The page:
For the past two years, the UK’s Tory party have yet to seriously cede their lead in the opinion polls. Eleven years in office and three prime ministers to write home about, it’s looking likely they’ll be in government for a grand total of at least 14 to 19 years.
With the conference season wound-up, and increasingly dire news about fuel and food shortages hitting the airwaves, one has to wonder: why aren’t the Conservatives getting beat for this? What is it that, despite everything, is keeping them ahead?
Allow me to muse for a moment.
Reason 1: Boris Johnson, the heir to Blair (you read that right)
The success of the Conservatives is in part down to them being no longer, in essence, the Tory party, but the Boris Johnson party.
In a rush to abandon ideology and embrace the dividends of Vote Leave-style all-things-to-all-men populism, Johnson has remoulded his image into something capable of holding the centre ground. In a way, Johnson is the true heir to Tony Blair – the master storyteller of political narratives. Unlike Blair, Johnson didn’t enter office overwhelmingly popular. In fact, more Brits today are despairing of the current PM than the number who are favourable. But what makes him an electoral positive, and key in the elections to come, is that his popularity, diminishing though it is, is concentrated among the “right” sort of voters – the voters in the seats that matter.
His predecessor, David Cameron, wasn’t as lucky. In 2014, constituency surveys showed the then Tory leader being just as disliked in key marginal seats as he was across the country. Johnson, meanwhile, is today more liked in so-called Red Wall areas and battleground seats the Tories won from Labour than the nation as a whole.
Johnson is no star without baggage. He doesn't enjoy widespread popularity. But he’s popular where it matters. And unless his image fades or he finds himself replaced by a character without as big a pull in the marginals that matter, those Red Wall seats will very likely be staying Conservative in the general elections to come.
Reason 2: The Tory party, now no longer the Tory party
The Tories have been in office for over 11 years now, and one would be forgiven for thinking at least a portion of the public do feel the Conservatives have gone on for long enough, that those who still get angry about Gordon Brown “selling the gold” would now find something irritating about the successive Tory governments too.
But not so! Or rather, less so. When you consider the churn in leadership and key player positions that those 11 years have seen, and contrast it with the relative stability of New Labour, one shouldn’t be surprised by the findings of a recent Redfield and Wilton survey for the New Statesman. Voters were found to say Johnson’s Conservatives have little in common with David Cameron’s Tories – a feeling most intense in England’s northern regions, the part of the country that swung most heavily to Johnson in 2019.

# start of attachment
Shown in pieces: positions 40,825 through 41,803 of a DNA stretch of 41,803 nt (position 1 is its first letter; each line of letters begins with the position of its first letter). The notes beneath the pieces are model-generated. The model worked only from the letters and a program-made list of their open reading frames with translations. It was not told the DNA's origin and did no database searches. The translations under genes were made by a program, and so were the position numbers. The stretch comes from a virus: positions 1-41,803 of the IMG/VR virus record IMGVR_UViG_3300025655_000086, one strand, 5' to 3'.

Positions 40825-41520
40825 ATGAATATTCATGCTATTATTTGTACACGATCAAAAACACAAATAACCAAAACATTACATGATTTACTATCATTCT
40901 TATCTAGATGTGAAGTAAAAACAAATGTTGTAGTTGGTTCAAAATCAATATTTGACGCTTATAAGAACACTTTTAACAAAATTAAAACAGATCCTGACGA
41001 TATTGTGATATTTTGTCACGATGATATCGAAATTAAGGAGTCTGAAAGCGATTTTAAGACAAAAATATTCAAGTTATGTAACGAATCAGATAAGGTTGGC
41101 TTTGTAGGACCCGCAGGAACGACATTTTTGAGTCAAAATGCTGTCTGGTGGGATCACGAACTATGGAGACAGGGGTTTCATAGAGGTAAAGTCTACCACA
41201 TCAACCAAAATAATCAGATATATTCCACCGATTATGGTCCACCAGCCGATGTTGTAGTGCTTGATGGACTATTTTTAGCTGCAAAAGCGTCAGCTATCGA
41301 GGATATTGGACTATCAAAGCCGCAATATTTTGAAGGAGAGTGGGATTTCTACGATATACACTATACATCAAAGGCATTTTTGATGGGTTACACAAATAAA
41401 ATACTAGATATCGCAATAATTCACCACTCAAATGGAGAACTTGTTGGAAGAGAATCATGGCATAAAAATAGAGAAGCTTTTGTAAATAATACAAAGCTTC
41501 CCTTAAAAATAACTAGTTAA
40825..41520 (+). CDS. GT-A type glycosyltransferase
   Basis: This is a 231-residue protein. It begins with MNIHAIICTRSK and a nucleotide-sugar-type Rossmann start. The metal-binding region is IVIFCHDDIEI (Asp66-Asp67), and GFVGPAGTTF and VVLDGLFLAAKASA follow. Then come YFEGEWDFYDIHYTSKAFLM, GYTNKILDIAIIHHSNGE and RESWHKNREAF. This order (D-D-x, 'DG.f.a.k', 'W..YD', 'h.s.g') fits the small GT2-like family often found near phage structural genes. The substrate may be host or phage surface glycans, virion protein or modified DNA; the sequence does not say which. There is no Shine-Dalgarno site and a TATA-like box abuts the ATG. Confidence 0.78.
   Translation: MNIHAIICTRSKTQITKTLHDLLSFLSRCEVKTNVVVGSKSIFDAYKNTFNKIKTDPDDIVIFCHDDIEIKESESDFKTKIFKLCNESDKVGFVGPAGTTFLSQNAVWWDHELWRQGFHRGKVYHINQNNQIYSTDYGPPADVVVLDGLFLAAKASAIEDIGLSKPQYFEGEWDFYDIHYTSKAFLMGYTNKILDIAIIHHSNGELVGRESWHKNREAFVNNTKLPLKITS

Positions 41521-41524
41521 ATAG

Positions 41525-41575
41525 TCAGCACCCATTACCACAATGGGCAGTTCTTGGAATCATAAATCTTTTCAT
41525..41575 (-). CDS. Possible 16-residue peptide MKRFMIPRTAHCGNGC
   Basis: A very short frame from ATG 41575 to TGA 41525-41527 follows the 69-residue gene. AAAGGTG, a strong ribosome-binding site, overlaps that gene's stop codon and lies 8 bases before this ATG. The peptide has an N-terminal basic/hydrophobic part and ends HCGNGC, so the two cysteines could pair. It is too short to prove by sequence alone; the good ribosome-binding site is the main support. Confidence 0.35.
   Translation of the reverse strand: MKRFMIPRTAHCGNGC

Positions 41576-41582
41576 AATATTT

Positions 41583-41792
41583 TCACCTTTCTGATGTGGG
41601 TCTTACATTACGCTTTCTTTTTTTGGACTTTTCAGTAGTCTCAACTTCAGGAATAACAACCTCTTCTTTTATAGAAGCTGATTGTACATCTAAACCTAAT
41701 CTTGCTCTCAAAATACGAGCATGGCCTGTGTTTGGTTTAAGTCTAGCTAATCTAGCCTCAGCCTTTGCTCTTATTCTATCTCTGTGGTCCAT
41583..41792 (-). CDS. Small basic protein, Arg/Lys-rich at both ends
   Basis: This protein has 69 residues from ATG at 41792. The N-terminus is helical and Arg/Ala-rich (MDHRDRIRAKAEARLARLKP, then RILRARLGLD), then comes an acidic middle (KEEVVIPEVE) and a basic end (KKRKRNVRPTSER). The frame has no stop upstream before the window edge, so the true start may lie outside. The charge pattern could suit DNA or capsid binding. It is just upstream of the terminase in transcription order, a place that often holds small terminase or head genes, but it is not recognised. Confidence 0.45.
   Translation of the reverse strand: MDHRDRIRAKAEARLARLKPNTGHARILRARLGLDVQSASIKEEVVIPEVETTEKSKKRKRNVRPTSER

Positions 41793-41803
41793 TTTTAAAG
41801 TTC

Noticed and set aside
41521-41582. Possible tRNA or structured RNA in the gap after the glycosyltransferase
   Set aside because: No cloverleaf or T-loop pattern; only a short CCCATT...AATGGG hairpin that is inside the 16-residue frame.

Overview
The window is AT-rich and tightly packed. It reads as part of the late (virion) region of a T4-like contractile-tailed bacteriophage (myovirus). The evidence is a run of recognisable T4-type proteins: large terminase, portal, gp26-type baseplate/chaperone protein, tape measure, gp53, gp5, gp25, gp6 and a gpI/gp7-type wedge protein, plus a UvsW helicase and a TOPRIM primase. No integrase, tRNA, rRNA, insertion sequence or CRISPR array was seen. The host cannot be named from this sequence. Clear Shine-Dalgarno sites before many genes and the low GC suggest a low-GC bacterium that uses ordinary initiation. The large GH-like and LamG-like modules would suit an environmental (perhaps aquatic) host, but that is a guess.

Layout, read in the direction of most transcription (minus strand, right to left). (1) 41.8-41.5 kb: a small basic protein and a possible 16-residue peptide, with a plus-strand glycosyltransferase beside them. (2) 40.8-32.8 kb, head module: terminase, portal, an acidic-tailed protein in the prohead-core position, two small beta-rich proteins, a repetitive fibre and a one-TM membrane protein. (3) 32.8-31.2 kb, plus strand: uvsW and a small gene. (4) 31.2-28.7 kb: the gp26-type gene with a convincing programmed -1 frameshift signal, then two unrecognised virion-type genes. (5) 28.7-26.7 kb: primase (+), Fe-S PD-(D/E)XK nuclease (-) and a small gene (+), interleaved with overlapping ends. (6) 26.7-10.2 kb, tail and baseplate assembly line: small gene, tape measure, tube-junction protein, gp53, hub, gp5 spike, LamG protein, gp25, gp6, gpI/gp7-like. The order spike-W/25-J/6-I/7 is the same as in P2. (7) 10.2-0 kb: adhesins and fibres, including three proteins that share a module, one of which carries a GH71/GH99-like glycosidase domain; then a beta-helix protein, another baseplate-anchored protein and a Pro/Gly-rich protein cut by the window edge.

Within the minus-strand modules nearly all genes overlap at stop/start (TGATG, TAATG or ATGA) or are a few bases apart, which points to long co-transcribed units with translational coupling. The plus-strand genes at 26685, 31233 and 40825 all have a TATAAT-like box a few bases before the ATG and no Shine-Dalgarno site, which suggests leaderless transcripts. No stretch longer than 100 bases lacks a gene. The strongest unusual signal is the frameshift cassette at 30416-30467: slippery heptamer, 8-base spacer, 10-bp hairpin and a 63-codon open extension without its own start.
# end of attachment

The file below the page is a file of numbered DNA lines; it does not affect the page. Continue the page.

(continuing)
To a great many voters, Johnson has reset the novelty of a Tory government. So long as this kind of intoxicating personality is at the helm of the Tories, that perception is likely to continue. The Conservative Party today is not the party of five or ten years ago, and voters see that. We can all blame Boris Johnson for that.
Reason 3: The Labour Party
There are only so many times you can point out that the cards are stacked in the Tory party’s favour. That is clear for all to see. But the absence of an opposition breathing down the neck of the government should also be noted.
Labour has an image problem. Its leader has yet to impress both with the general public and, more importantly, with Leave voters. English voters identify more with the Tories on issues of national identity and patriotism than they do with Labour. The Labour Party is an irrelevance on the economy, the metric for sound administration. And what leads they’ve gleaned in the past year come from falling confidence among Tory voters, not rising support for Labour.
That said, while Labour has two decades of a poor public image to unpick, the fundamentals that keep the Tories an appealing force are just as much Johnson’s doing as they are Keir Starmer’s. And Tory activists who grumbled about their leader during the conference ought to remember this. Because when Johnson goes, there’s no guarantee that loyalty or enthusiasm from Red Wall voters will stick around. The Conservatives lead and dominate today, but it’s an awfully risky move for the party to be now so electorally dependent on the capabilities of one man. Very New Labour, I’d say.